Rasma Haidri
4 min readSep 21, 2021

I saw an amazing report on the news last night about an incident in Afghanistan. The report by Norwegian journalist Yama Wolasmal was shocking and inspiring. It is a clear demonstration of the need for good journalists, now more than ever, engaging in the public debate. I think this one man’s courageous and intelligent reporting may have affected a fundamental change in the Taliban’s tactics. Not only did Wolasmal tell us in the West what happened, he shows his report to the Taliban head honcho, and that, my friends, takes this 5 minute report on the evening news to an entire different dimension.

Did anyone else see this? I looked in the Guardian, Washington Post and NYTimes headlines this morning, and find no mention. Is a lone Norwegian reporter making such a significant report without the world be able to watch it?

Well, above is the video on youtube, screenshot.

Below is my summarized transcript. All the direct quotes are my translations of the Norwegian subtitles. Any errors are inadvertent and I would appreciate them being brought to my notice.

Transcript and summary.

NRK (the Norwegian Broadcasting System) journalist Yama Wolasmal visited a provincial teaching college where female teachers were getting their diplomas at a graduation ceremony attended by family members and friends sporting smart phones, and local Taliban members carrying their usual weapons.

After the ceremony there will be post-graduation celebrations. The NRK team has been invited to interview one of the graduates, Fatima, at her post-graduation party.

The principal speaks to the assembly, announcing that the class of 2021 includes 32 science, 16 math, and 12 English teachers, all women.

The college’s staff, all male, have worked hard to assure these women’s educational rights. They are clearly proud of having educated a class of female educators. The vice principal blesses the women in his closing remarks. “I congratulate all of you with the completion of your education. May God love you even more and give you a good life. “

But, the mood changes when Fatima holds a speech. She says in English: “To seek a higher education is the duty of both girls and boys. If education is good for men, it is also basic rights for women, too. “

Then she dares to speak up to the Taliban in their own language, Pashto : “When I ask why girls are not allowed to go to school, they say our honor does not allow it… “

She stops. Looks right, then left with frightened eyes. Someone speaks to her off camera, and Wolasmal tells the viewers that Fatima has to abruptly end her speech. She haltingly concludes, “So, girls should be allowed an education, and in closing I would like to thank the Taliban.”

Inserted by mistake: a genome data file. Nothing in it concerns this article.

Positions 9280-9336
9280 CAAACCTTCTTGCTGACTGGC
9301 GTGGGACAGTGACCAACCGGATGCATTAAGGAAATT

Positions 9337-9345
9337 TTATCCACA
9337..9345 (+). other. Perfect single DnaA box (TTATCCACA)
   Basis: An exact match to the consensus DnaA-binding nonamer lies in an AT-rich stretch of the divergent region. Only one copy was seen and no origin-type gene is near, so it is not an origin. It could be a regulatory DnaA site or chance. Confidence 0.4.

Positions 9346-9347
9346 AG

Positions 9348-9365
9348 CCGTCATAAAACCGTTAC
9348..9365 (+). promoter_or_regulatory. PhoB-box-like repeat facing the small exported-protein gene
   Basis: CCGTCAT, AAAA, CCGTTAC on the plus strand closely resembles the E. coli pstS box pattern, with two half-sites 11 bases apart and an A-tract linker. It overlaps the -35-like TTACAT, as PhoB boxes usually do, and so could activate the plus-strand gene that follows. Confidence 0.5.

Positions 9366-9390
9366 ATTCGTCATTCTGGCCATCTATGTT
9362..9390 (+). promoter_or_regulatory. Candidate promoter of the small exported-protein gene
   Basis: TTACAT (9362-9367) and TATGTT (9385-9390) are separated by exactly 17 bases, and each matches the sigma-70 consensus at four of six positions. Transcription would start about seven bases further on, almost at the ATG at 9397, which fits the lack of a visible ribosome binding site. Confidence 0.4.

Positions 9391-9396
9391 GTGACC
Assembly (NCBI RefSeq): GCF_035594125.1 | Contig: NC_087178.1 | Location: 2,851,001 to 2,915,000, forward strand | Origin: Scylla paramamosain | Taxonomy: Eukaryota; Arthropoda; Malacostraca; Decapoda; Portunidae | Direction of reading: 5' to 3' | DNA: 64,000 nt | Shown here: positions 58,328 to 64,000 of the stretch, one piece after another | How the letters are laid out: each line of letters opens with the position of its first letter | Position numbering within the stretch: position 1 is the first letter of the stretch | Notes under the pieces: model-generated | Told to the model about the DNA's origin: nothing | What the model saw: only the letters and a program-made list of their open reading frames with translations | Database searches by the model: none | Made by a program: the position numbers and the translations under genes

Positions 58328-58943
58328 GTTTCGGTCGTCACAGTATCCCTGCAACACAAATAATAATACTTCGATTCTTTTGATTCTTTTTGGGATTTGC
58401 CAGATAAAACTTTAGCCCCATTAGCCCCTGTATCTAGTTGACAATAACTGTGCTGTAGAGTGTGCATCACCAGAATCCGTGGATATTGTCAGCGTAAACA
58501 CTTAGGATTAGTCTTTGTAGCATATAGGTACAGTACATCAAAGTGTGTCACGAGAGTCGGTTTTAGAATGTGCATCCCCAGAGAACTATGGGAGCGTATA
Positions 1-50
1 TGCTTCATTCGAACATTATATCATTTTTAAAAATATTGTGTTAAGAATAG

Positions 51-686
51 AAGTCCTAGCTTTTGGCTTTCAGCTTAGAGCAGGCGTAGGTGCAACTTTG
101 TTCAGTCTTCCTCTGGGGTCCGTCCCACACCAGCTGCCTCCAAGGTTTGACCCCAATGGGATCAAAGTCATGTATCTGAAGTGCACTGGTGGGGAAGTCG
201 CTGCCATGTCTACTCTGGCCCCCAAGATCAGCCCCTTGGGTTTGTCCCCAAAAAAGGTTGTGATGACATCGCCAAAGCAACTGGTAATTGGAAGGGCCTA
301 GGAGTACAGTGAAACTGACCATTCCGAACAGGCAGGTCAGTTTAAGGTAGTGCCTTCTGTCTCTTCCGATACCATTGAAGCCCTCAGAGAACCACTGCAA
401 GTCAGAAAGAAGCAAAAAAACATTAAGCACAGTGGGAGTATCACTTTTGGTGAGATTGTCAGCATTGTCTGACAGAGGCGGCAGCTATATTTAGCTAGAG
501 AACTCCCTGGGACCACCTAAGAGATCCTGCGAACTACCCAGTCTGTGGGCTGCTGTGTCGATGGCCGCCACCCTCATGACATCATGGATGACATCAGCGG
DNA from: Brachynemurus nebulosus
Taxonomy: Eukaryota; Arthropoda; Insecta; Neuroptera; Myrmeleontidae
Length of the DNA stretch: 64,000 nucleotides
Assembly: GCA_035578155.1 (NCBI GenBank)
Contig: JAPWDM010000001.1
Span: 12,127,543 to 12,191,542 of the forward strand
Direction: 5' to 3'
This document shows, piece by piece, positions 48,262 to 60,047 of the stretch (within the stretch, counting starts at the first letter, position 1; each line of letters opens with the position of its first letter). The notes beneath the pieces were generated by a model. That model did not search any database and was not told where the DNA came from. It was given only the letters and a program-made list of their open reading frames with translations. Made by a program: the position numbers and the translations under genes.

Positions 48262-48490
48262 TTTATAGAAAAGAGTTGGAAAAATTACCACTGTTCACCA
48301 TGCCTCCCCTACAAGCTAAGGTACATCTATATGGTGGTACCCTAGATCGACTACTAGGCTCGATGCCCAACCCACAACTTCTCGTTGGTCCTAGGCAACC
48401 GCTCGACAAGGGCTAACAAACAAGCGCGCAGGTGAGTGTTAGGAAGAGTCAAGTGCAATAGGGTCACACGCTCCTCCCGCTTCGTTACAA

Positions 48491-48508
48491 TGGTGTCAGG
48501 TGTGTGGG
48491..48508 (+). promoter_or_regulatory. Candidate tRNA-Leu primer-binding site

One of the local guests of honor, a popular author named Ustad Asif Samin, is disturbed by what he sees and gets up to address the crowd (my translation of the Norwegian subtitles): “It is difficult to speak the truth before the Taliban. If the Taliban disagrees with that, let them listen now. We must speak in a manner that they find acceptable. If you don’t have an income [you must] say, Thank you, we deserve it, for we have been in cahoots with unbelievers..“

A Taliban member approaches the podium and gives Samin a reprimand, saying: “Can you watch what you say a little?”

Samin replies, giving the young Taliban member an affectionate tug on his beard: “No, I will speak and you will listen to me. Thank you, please sit down.”

Samin continues his tirade: “You are armed. Remove your weapons and see if you then can speak that way to me. Do not think that you are better than we are because of your weapons. Know that it is you who must serve us, not the opposite.”

The graduation ceremony is cancelled and the girls and their families are ordered to return home. NRK is ordered to stop filming. What began as a poignant event ends in chaos, leaving several hundred newly educated teachers without their diplomas, graduation ceremony and celebrations.

Back in the studio, NRK asks Wolasmal, who has returned to Kabul, what happened to Fatima and Samin. Wolasmal says Fatima refused to talk to NRK as planned. She was scared to death as she hurried home. The highly respected author, Samin, who is popular throughout Afghanistan, was taken into custody by the Taliban’s secret service and put into a police car. The townsfolk immediately surrounded the car and tried to stop it from leaving. When it it drove off, whisking Samin to police headquarters, elderly townspeople piled into five cars and took chase. They made such a ruckus that Samin was released after several hours in custody.

That afternoon in Kabul, Wolasmal reported his experience to the Taliban’s official press secretary. He was shocked, accepted all blame and delivered an apology to the author and students. He said female teachers are in short supply and extremely important to Afghanistan’s future development. He said the women will be given their diplomas and the incident would be investigated.

Wolasmal concludes his report saying the incident shows two things: First, the Taliban is controlling many areas of the country through fear. That they interrupt people mid-speech, denying them the right to speak their mind, can only be seen as a threat. Second, it shows that local populations will not tolerate such bullying. The fact that the entire village made their way to police headquarters, surrounding the building and refusing to leave before their beloved author was released, shows that people feel empowered. The Taliban is going to have to take note and know they can no longer govern by fear and intimidation.

Rasma Haidri

Poet and memoirist writing from an island off the coast of Norway. More at www.rasma.org.